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Change log: Google updated its Search Quality Rater Guidelines

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Google updated its Search Quality Rater Guidelines on September 5; the update was first brought to the attention of the SEO community via a tweet from SEM consultant Marie Haynes. This latest version places more emphasis on vetting news sources as well as YMYL content and its creators and expands the basis for which a rater might apply the lowest ratings to content that may potentially spread hate. The previous update occurred on May 16.

Below is an analysis of the changes. The May 16 version of the guidelines appears on the left-hand side of the screenshots, with the corresponding section of the latest version on the right-hand side.

2.3: Your Money or Your Life (YMYL) Pages

Addition of the word “topics,” broadening the content that this section may pertain to beyond web pages.

The previous “News articles or public/official Information pages Important for having an Informed citizenry” and the “Legal Information pages” sections have been reorganized and replaced with “News and current events” and “Civics, government, and law,” which now appear at the top of the list.

“News and current events” features examples of news that may not necessarily be considered YMYL. The term “voting” is explicitly mentioned in the new “Civics, government, and law” section.

“Shopping” and “Finance” are now two separate categories. “Shopping” YMYL content now includes “information about or services related to research or purchase of goods/services,” such as reviews.

“Groups of people” is also a new section; the description could be interpreted as pertaining to hate groups, solidarity groups or anything in between.

The “Other” section now also provides more examples of content that could be considered YMYL.

2.5.2 Finding Who is Responsible for the Website and Who Created the Content on the Page

This subsection of 2.5 (Understanding the Website) adds “Websites want users to be able to distinguish between content created by themselves versus content that was added by other users.” For users, being able discern between in-house and third-party content may affect the publisher’s reputation. For example, lyrics website Genius accused Google of stealing its content; only then did Google disclose that it licenses lyrics from third parties.

The final sentence of the subsection increases the responsibility borne by websites that syndicate content from just having to possess the appropriate licenses to now also potentially being held accountable for the quality of that licensed content.

2.6.1 Research on the Reputation of the Website or Creator of the Main Content

This subsection of 2.6 (Reputation of the Website or Creator of the Main Content) puts more emphasis on print media by replacing “newspaper website” with “newspaper (with an associated website).” It also allows search quality raters to take a track record of high-quality, original reporting into account — not just awards won by a publication.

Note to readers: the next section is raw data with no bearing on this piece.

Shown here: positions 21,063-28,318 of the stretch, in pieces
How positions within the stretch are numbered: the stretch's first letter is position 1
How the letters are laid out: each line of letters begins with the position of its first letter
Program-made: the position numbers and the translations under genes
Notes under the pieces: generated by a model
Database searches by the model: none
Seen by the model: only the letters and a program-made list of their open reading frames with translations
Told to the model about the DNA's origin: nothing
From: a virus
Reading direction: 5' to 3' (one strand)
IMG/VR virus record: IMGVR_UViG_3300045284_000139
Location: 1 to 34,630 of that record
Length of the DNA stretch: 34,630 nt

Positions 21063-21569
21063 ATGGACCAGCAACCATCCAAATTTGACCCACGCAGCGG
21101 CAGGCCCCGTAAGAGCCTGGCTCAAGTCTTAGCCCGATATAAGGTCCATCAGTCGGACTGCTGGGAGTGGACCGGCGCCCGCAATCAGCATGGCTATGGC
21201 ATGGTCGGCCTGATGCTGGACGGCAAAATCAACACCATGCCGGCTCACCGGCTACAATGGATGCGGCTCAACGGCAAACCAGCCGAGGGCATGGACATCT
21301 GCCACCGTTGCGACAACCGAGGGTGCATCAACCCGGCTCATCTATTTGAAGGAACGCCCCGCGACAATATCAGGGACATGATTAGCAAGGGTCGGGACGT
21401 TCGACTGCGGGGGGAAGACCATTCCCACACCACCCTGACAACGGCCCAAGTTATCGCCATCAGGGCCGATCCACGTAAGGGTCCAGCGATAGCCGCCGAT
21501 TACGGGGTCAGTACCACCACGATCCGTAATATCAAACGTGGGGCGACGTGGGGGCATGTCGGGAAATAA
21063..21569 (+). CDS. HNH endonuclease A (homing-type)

4.6 Examples of High Quality Pages

The Page Quality (PQ) Rating and Explanation sections of three examples have been expanded. In line with the additions from 2.6.1 above, the news explanations now include having a positive reputation for objective reporting and investigative journalism.

Overall, the guidelines seem to be moving away from Pulitzers as the be all, end all of awards and are instructing raters to acknowledge other accolades as well.

5.0 Highest Quality Pages

Section 5.1 (Very High Quality Main Content) now expands YMYL topics outside the bounds of news articles and information pages. There are now criteria for news, artistic and informational content.

Section 5.2 (Very Positive Reputation) removes the reference to E-A-T and reminds raters to carefully check the reputation of YMYL content creators.

Section 5.3 (Very High Level of E-A-T) raises the overall bar for YMYL content, but acknowledges that standards for E-A-T will vary. It also adds video as a content source.

5.4 (Examples of Highest Quality Pages) now features two examples of high-quality news, with explanations that emphasize awards, high-quality main content, uniqueness, originality, depth and investigative journalism.

The “Highest: Entertainment” example is not present on the latest iteration of the guidelines.

The explanations for three high-quality video examples have been expanded to include uniqueness and originality.

6.7 Examples of Low Quality Pages

Four examples from this section now carry the YMYL label.

7.3 Pages That Potentially Spread Hate

“Criteria” has been removed and replaced with broader bases for applying the lowest page rating. There is also a stronger emphasis on groups.

11.0 Page Quality Rating FAQs

Google has made it more explicit to its raters that pages existing for the sake of artistic expression, humor, entertainment and the like are “all valid and valued page purposes,” and thus may not necessarily deserve a low quality rating because they do not serve more practical purposes.

12.9 Rating on Your Phone Issues